As parameters for comparison, data from two studies on regulation of AIMS in different population groups were used: a sample of 2,400 Canadian children(24) born at term and pre-term, from different regions and different socioeconomic status, and a sample of 424 Greek children(20), born at term, aged between 7 days and 18 months, from all socioeconomic classes (children with a history of perinatal problems, neurological diseases, as well as any acute or chronic disease were excluded).

The AIMS, target-instrument of this study, has been validated for the Brazilian population(21), with results that demonstrate content validity - content validity index (CVI) for clarity between 66.7 and 92.8; CVI for relevance higher than 98.0; temporal stability - Spearman correlation (rho) 0.85; p<0.001; internal consistency - Cronbach's coefficient alpha (αtotal) 0.88, αprone=0.86, αsupine=0.89, αseated=0.80, αstanding=0.85, and discriminating power (-4.842; p<0.001).

AIMS assesses motor development of infants from birth to independent walking and consists of 58 motor criteria, distributed in four subscales that describe the development of spontaneous movement and motor skills in prone(21), supine(9), seated(12), and standing(16) postures. Each item observed in the motor repertoire of the child receives score one if the child performs all key motor criteria; each item not observed receives score zero. At the end of the evaluation, the gross score is obtained from the sum of the score in each of the subscales, which can be converted into percentiles(24). The percentiles allow for determining the motor development of the infant, categorized according to the following criteria: a) normal/expected motor performance, when the result in the test is above the 25th percentile in the curve; b) suspect motor development, when the result is from 25 to 6% in the curve; c) abnormal motor development, when the result is less than or equal to 5% in the percentile curve.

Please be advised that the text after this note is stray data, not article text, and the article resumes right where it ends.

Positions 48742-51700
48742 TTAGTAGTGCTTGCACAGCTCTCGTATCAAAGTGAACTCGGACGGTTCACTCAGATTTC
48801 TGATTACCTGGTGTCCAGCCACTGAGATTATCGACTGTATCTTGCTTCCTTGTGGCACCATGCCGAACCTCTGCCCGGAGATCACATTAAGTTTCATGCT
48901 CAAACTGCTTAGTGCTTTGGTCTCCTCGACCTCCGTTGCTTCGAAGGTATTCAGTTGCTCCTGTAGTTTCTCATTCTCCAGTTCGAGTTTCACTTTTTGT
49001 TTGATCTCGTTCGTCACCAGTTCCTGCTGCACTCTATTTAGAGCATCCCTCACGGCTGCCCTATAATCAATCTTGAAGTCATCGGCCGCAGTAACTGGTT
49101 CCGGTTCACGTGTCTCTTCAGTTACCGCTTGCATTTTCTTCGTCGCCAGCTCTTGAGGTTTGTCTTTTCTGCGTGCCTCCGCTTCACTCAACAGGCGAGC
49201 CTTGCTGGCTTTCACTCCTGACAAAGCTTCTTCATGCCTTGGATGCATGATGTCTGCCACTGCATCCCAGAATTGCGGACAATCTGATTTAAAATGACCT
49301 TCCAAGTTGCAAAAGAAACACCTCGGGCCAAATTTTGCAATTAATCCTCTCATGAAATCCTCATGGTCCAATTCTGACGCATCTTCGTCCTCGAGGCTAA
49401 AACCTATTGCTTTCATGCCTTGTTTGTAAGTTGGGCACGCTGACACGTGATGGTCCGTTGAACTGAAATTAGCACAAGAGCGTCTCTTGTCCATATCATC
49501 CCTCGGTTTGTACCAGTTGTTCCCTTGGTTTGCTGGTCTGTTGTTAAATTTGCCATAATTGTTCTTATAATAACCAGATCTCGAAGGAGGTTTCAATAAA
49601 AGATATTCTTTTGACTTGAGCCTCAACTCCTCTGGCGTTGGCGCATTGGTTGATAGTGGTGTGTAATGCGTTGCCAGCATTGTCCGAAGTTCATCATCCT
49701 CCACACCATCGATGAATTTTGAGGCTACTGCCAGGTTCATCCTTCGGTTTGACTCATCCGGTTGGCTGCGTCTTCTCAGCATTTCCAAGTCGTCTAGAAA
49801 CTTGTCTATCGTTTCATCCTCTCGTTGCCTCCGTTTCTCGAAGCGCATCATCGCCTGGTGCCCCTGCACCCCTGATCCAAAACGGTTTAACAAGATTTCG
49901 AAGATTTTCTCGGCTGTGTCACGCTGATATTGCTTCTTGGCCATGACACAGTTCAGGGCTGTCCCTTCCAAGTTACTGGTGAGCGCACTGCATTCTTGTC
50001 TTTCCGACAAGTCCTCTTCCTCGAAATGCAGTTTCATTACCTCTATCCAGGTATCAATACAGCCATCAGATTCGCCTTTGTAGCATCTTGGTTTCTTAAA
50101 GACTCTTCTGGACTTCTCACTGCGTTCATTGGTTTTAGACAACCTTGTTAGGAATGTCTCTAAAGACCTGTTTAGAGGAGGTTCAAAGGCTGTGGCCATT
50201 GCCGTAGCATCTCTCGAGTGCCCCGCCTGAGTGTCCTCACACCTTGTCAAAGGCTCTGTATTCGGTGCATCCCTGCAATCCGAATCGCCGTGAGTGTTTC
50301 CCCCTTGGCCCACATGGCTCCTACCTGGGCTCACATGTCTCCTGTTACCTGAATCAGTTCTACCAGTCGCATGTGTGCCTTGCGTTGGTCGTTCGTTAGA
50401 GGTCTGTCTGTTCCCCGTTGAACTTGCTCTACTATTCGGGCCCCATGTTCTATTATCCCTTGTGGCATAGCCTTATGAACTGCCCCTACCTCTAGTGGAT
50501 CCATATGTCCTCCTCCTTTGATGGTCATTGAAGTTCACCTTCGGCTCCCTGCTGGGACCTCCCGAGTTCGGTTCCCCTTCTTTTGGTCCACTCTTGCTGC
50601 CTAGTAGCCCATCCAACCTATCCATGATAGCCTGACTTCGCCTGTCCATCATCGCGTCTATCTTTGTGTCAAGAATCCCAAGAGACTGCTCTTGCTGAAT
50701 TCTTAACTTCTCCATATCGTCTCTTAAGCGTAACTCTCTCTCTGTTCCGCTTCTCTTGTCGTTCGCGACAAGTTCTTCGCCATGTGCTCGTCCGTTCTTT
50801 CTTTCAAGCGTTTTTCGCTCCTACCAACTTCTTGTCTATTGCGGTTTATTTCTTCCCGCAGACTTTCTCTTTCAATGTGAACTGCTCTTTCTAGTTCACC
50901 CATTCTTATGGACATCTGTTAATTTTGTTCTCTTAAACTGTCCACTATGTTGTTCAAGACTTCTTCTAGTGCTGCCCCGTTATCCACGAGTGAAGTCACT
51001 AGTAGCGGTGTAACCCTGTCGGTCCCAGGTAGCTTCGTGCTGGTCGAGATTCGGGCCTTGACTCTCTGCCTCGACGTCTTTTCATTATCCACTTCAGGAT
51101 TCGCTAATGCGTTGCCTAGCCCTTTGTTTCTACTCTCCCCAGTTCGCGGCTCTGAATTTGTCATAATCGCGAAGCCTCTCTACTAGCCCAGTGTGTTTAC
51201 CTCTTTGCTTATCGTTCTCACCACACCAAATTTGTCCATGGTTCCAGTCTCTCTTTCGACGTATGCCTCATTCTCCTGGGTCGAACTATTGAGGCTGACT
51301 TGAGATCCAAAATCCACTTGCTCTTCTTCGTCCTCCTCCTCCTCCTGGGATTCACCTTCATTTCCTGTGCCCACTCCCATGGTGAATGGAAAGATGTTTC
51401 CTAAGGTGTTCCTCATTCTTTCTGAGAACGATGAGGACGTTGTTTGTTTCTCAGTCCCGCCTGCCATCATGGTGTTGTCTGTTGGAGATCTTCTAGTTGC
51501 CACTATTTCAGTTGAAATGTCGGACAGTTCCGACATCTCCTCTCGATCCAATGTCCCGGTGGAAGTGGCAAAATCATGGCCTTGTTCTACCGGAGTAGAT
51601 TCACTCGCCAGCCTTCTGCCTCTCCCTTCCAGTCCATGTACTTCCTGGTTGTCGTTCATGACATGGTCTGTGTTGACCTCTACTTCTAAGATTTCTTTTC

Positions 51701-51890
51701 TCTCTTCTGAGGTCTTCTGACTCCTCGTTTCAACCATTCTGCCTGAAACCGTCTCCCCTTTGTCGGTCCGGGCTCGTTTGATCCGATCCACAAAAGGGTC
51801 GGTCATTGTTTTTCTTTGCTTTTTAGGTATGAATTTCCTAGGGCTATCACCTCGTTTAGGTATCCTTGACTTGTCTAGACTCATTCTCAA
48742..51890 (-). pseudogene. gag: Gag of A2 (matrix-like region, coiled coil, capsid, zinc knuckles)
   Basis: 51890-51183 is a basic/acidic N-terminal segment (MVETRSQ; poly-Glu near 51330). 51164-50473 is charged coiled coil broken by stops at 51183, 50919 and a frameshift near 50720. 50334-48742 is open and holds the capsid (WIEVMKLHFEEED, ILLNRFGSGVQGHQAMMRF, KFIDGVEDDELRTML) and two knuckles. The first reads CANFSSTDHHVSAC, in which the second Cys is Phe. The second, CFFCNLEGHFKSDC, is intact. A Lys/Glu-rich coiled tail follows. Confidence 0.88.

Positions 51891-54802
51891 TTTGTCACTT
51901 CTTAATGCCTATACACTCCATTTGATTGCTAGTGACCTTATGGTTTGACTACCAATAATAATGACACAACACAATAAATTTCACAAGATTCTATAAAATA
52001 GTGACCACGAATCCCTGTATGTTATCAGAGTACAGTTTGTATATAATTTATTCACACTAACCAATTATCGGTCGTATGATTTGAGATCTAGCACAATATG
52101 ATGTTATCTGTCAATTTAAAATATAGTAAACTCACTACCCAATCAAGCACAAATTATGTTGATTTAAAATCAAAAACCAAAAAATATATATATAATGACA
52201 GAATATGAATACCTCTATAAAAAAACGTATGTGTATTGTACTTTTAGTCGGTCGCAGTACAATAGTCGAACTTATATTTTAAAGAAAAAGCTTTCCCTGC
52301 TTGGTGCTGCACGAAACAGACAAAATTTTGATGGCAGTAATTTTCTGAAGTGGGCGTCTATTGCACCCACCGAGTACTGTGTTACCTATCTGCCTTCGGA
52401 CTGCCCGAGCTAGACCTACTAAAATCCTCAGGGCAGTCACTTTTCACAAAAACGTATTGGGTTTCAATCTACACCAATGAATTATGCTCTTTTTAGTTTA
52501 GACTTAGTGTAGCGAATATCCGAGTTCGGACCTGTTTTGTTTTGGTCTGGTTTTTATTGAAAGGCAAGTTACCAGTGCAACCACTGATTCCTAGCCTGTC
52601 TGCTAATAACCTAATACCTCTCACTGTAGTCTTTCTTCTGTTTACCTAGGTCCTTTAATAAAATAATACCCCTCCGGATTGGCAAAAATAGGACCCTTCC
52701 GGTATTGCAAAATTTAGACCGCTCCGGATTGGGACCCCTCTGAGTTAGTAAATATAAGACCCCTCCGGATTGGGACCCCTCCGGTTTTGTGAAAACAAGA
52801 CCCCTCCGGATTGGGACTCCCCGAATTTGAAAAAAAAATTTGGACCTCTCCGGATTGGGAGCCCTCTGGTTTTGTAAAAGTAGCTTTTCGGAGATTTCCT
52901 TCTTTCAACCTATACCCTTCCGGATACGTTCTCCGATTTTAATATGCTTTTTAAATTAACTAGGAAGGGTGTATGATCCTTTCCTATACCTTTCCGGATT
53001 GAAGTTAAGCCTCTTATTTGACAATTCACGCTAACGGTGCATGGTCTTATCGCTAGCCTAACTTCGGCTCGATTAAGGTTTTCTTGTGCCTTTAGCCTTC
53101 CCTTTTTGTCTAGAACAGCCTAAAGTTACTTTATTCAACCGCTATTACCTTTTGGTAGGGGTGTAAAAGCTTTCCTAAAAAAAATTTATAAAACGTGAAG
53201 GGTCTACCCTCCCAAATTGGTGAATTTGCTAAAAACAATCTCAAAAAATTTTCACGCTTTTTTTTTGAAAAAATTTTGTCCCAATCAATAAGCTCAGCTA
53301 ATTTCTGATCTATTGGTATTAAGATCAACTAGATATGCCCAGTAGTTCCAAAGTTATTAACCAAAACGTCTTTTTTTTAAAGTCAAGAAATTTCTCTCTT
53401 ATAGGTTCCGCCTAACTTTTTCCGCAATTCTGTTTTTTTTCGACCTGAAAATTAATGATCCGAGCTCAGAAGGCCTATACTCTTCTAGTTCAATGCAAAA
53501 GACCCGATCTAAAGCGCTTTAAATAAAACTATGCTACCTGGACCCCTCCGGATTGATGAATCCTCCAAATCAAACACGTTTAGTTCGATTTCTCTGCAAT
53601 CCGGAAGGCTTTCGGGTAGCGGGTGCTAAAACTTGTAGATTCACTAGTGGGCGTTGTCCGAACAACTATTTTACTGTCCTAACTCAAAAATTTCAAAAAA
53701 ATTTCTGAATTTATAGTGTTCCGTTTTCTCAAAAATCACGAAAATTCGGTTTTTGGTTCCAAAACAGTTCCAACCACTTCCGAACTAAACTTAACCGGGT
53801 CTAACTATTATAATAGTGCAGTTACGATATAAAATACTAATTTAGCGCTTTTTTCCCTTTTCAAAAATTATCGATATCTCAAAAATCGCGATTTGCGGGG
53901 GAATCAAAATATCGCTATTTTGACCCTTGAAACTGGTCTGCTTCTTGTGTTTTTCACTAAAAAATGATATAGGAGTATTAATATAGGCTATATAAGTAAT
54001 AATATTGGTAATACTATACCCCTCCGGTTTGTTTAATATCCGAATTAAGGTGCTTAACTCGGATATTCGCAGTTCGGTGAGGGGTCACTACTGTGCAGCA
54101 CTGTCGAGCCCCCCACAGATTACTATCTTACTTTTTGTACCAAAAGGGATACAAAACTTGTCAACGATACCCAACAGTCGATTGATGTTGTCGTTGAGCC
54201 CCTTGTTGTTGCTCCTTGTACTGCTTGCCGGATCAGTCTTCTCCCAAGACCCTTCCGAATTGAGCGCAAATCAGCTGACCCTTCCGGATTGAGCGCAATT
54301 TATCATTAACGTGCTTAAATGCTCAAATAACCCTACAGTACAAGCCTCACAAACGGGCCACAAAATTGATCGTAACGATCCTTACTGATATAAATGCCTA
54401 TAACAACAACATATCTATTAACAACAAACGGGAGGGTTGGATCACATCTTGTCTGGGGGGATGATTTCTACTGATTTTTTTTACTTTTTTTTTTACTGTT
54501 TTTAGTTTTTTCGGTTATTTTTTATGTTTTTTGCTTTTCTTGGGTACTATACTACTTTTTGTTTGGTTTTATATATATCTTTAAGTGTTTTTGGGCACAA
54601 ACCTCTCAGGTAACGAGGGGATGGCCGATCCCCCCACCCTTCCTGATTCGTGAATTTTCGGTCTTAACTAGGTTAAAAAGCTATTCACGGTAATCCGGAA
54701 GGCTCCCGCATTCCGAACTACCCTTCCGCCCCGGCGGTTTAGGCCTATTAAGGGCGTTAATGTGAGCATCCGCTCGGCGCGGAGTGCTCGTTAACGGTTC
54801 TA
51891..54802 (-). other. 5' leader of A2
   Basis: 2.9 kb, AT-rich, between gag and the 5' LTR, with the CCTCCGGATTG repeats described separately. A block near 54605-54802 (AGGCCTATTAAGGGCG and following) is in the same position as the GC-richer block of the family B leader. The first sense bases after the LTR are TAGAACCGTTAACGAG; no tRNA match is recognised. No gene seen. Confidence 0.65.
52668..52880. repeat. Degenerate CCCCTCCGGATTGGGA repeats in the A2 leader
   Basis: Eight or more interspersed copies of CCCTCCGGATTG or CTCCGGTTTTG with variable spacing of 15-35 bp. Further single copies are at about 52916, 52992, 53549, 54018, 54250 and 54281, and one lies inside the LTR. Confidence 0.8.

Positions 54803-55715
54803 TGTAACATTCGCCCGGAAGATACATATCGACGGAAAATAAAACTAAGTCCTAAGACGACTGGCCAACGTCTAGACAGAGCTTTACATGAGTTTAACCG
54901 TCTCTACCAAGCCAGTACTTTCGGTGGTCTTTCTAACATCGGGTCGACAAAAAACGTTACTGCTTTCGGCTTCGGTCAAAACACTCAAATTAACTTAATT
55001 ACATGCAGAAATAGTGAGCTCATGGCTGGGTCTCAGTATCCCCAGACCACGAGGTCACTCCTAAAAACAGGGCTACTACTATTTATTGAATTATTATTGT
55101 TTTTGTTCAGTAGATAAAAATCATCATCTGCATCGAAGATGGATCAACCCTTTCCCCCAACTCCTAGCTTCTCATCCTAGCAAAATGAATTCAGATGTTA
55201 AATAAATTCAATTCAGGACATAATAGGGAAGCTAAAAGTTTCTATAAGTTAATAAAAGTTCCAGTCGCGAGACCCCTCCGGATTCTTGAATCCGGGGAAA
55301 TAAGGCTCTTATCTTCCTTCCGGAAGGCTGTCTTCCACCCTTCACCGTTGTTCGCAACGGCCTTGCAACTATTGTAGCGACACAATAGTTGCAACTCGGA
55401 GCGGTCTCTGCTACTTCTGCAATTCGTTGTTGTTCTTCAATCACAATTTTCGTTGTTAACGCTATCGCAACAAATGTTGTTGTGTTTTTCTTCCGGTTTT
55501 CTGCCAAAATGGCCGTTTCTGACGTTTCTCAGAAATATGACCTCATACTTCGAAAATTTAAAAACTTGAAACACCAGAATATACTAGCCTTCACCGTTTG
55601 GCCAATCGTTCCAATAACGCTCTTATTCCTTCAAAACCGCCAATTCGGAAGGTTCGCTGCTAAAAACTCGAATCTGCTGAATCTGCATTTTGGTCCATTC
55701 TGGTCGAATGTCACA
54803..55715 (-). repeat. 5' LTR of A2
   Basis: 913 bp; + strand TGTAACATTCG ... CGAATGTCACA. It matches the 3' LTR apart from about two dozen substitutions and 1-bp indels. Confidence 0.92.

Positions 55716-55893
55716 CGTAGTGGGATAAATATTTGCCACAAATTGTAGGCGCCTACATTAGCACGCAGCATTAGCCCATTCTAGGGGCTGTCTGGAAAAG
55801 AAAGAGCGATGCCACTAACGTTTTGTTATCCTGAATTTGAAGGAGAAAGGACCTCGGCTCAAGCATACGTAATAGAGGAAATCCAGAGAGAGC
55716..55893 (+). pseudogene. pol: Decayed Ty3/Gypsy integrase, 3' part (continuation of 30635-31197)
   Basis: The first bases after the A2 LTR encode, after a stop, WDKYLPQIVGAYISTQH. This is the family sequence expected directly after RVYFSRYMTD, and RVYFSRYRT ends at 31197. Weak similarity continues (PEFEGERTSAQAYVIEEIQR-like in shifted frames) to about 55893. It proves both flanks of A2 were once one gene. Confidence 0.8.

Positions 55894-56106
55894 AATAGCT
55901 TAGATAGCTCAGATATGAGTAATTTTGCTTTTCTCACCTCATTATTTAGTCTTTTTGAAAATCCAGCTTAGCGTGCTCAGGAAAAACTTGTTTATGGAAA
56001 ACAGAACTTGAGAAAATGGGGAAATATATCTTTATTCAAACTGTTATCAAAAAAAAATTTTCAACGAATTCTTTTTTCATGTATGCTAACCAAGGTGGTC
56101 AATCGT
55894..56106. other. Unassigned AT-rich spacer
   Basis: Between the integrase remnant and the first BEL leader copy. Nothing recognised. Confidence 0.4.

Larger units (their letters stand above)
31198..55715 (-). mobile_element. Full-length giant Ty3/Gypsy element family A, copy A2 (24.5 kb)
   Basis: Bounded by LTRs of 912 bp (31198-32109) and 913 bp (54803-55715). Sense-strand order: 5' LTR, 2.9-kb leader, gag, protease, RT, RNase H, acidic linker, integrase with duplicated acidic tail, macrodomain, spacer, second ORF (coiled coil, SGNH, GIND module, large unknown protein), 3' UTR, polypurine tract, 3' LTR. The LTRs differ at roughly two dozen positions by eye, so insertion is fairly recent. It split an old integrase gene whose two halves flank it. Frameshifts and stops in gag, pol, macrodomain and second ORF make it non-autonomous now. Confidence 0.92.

Tests were conducted on children's home institutions, making the first contact to schedule visits and delivery of the term of free and informed consent for parents, besides the identification form for data collection. With the signed terms, children were evaluated for about 20 minutes, and the whole process was filmed for further analysis of motor performance in the four postures. Analyzes were conducted by three independent evaluators, in a single moment, considering the free movements of children and focusing on aspects such as body surface that supports the weight, posture, and antigravity movements. Through the analysis of the footage, the concordance index was calculated, whose values of interclass correlation ranged from a=0.86 to a=0.99, indicating high levels of agreement. Furthermore, according to the Friedman and Wilcoxon tests, no significant difference was found between the responses of the three evaluators (p>0.05).

To characterize the sample, a questionnaire was delivered to the parents, with the following items: date of birth, sex, type of delivery, gestational age, Apgar score at 5 minutes, birth weight, birth length, head circumference and monthly family income. Parents and/or guardians answered the questionnaire and forwarded it to the researcher.